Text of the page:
Experience Nepals Festivals with Namaste Journeys
Known as the Festival of Colour, Holi is one of the Hindu calendar’s most vibrant celebrations, with the tradition dating as far back as the 4th century. It marks the triumph of good over evil and the arrival of spring, with Hindus and non-Hindus alike taking to the streets to shower one another in coloured powders and throw water balloons. The festival is believed to take away all sorrow and renew broken relationships, with participants in high spirits as they laugh, play and feast on Holi delicacies together.
Holi takes place over two days, beginning on the full moon evening of Purnima in the Vikram Samvat Hindu Calendar month of Phalguna. Dung cakes and wood are burned on a pyre, symbolising Vishnu’s burning of the devil Holika. The following day, Rangwali Holi, is marked by the colourful (and often raucous) celebrations most often associated with the festival, which takes place outside temples, in parks and throughout the open streets.
Those traveling with us at this time will experience first-hand the energy and spirit of Holi, with drummers and musicians leading the festivities in song and dance and anyone considered fair game for a splash of colour!
One of Nepal’s biggest annual festivals is Tihar, or the Festival of Lights, which takes place over five days in late autumn (October/November) to honour the Goddess of Wealth, Laxmi. Lights known as diyas adorn Hindu homes and rangoli floor designs are created using coloured rice and flower petals to serve as a sacred welcoming space for the gods. The divine connection between humans and animals is also celebrated, with crows, dogs and cows all honoured.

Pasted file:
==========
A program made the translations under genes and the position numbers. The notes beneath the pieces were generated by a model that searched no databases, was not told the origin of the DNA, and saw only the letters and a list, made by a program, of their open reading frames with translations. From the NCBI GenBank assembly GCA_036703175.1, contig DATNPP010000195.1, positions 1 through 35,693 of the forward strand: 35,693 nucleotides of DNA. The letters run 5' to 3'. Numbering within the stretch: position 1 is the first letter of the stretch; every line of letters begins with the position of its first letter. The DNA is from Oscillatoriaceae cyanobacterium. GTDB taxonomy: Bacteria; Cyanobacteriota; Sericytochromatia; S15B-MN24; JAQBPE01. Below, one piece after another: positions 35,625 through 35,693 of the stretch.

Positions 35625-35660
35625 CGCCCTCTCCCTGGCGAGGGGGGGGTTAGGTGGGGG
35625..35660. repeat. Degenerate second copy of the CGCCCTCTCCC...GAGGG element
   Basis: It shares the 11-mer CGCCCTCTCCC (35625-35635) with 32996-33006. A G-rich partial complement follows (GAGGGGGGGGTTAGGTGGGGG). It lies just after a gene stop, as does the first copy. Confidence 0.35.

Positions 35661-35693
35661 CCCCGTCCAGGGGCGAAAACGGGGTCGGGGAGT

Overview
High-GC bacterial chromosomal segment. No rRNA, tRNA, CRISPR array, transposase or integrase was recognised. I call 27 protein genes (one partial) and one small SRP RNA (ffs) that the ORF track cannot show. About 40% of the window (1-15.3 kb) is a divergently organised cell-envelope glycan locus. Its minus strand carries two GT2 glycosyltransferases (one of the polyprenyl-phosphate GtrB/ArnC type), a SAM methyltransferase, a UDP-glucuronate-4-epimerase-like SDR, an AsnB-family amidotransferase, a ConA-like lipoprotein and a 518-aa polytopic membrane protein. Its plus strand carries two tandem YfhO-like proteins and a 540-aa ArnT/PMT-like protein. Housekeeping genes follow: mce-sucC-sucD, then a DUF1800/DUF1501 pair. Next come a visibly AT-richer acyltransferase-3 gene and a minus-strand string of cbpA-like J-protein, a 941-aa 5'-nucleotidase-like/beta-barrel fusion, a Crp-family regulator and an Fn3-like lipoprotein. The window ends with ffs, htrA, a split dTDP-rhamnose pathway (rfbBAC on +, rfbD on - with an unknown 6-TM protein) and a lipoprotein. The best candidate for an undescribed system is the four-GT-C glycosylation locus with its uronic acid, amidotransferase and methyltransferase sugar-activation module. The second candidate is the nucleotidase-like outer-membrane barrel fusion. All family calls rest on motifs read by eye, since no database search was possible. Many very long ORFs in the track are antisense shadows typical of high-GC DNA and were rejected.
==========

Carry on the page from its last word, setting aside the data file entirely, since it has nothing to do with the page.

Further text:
The first day of Tihar sees rice offered to crows who are considered the “messenger of death”, ensuring bad news is averted for the coming year. Dogs are honoured on the second day as the “guardians of death”, with garlands, tika and generous offerings of food. Cows are worshipped on the third day, having long symbolised prosperity and wealth in the Hindu tradition, before homes are cleaned and entrances adorned in marigold garlands and makhamali flowers.
Lamps and candles are illuminated in the evening to thank Laxmi, with Nepali girls going from house to house singing and dancing. Pujas are performed on the fourth day to worship the self and the sacred mountain of Govardhan as the new Nepal Sambat calendar year begins. The final day sees sisters offering sweets and performing pujas for their brothers in thanks for their protection throughout the year.
Tihar is one of the most beautiful times to be in Nepal, with the streets of Kathmandu illuminated in fairy lights and celebratory fireworks igniting the sky.